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8 U.S. islands where summer lasts all year long

The mercury is dropping and now all you want to do is hit the beach for a warm day in the sun. These islands offer all your favorite warm weather activities—365 days a year.

You don't need to splurge on a trip to the Caribbean to spend time on the beach this winter. These eight U.S. islands have the sandy shores, seafood shacks, and sunny skies that will have you thinking it's summer—even when there's snow on the ground back home.

 

TAKE A TOUR OF THE ISLANDS

About as far north as you can go and still be in the Sunshine State, Amelia Island's 13 miles of beaches are mostly deserted until March—so it's easy to find a spot where there are no other people in sight. Horseback riding along the sand is one of the most popular off-season activities. Kids have a blast exploring the nooks and crannies of Fort Clinch, one of the country's best-preserved 19th-century fortifications. It was also one of the last of its kind, as new weapons made brick forts obsolete during the Civil War. Boutiques and lovingly restored Victorian mansions make up the historic district.
Sleep The Seaside Amelia Inn is steps from the beach and has a rooftop terrace perfect for taking in the sunset. Rooms start at just $69 a night.
Refuel Grab one of the umbrella-shaded tables in the courtyard of Joe's 2nd Street Bistro, where the menu leans, naturally, toward seafood.
Easy Escape From Jacksonville (33 miles), Gainesville (101 miles).

AVERY ISLAND, LA
Average highs of 65/72 in February/March

Things get hot here, and not just because of the steamy weather. It's home to the Tabasco Pepper Sauce Factory, where you can taste the fiery mixture during the free daily tours. (If you come on a Friday, you won't see the sauce being made, however.) E.A. McIlhenny, son of the company's founder, converted his private estate into a bird sanctuary, which he opened in 1935 as Jungle Gardens. McIlhenny was intent on saving snowy egrets, then endangered because their plumage was popular for ladies' hats. You can still see the brilliantly white birds inside the sanctuary and out. Surrounded by bayous, the mostly undeveloped island is also a great place to spot alligators, deer, and raccoons. You'll want to base yourself in one of the nearby communities; New Iberia, a half-hour drive north, has a good selection of restaurants and gracious homes transformed into B&Bs.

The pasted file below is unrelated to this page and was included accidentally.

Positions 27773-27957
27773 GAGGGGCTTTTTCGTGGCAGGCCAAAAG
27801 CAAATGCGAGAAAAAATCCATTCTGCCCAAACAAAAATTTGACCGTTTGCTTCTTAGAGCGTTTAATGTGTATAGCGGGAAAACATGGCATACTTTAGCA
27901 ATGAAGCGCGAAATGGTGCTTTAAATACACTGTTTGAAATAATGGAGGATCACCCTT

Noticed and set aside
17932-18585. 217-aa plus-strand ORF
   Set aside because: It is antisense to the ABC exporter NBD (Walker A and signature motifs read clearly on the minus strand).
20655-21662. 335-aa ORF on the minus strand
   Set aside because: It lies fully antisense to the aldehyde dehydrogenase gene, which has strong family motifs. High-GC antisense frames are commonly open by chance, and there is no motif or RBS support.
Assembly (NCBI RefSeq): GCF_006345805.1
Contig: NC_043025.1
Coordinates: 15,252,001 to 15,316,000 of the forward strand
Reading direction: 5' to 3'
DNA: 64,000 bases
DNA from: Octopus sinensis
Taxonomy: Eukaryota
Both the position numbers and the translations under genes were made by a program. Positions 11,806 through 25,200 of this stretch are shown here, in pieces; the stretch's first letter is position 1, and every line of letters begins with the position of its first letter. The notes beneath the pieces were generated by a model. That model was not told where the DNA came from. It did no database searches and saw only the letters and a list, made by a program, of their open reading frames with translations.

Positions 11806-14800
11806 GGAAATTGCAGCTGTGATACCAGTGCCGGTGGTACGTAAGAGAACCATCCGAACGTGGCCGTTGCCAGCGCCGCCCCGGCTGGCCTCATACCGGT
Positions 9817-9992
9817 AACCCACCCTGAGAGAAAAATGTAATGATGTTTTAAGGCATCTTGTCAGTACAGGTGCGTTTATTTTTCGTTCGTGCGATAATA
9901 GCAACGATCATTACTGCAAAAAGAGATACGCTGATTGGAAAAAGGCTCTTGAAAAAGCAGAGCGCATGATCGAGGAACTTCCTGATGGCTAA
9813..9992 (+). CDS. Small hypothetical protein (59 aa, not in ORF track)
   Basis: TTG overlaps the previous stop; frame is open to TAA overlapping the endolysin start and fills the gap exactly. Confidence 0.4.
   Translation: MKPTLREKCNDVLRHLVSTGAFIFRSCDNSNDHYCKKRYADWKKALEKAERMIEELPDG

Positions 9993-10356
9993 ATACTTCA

Sleep A bungalow dating from the early 1900s, the Estorge-Norton House in New Iberia is chock-full of antiques. Rates start at $85.
Refuel Landry's Cajun Restaurant specializes in Cajun camp cooking with a menu offering all the classics like gumbo, crawfish etouffee, and oyster po'boys.
Easy Escape From Baton Rouge (85 miles), New Orleans (140 miles).

CALADESI ISLAND, FL
Average highs of 73/77 in February/March

The three miles of white-sand beaches on this pristine barrier island offer some of the best shelling on the Gulf of Mexico. And because it's a state park, you won't search for sand dollars in the shadow of high-rise hotels. In fact, there's not a single place to stay on the island, unless you count the 108-slip marina. There are no cars, either. Once you disembark the ferry ($14 roundtrip from Honeymoon Island, a short drive from Dunedin), the only way to get around is with your own two feet. Not a bad way, actually, as the boardwalk nature trail passes through stands of mangroves and around sand dunes. As you stroll, you may spot one of the rare gopher tortoises. Kayaking around the bay side of the island is a popular pastime, as the sea-grass flats are populated with ospreys, herons, and other birds. Pack a picnic lunch because there's just one small concession stand on the island.